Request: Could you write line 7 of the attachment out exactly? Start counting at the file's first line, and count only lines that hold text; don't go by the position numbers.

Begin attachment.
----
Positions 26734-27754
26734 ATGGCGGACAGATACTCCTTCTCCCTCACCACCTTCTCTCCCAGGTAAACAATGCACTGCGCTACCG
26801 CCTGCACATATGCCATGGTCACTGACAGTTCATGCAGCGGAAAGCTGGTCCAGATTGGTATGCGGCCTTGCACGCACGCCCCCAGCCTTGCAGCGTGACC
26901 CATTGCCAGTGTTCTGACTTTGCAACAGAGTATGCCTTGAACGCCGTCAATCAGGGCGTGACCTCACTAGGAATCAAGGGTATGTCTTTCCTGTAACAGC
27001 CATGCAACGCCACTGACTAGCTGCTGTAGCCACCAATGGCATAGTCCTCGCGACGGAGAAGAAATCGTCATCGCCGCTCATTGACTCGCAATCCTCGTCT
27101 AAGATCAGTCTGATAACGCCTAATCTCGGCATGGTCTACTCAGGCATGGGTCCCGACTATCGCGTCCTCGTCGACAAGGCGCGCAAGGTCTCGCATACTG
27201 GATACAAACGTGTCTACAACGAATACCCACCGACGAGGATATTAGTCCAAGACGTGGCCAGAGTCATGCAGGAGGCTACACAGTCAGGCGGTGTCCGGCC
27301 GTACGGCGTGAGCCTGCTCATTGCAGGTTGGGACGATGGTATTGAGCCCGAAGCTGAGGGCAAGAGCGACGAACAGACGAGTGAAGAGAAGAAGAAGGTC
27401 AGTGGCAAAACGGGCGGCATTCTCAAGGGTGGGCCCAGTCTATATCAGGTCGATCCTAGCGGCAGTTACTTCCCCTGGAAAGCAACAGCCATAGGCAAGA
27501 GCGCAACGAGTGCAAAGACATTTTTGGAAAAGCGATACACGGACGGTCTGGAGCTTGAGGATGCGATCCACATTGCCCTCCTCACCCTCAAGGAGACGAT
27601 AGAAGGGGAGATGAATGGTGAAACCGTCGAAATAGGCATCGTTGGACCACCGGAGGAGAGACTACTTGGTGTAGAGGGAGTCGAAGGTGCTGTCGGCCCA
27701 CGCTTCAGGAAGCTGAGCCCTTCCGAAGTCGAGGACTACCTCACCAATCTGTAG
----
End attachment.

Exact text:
27201 GATACAAACGTGTCTACAACGAATACCCACCGACGAGGATATTAGTCCAAGACGTGGCCAGAGTCATGCAGGAGGCTACACAGTCAGGCGGTGTCCGGCC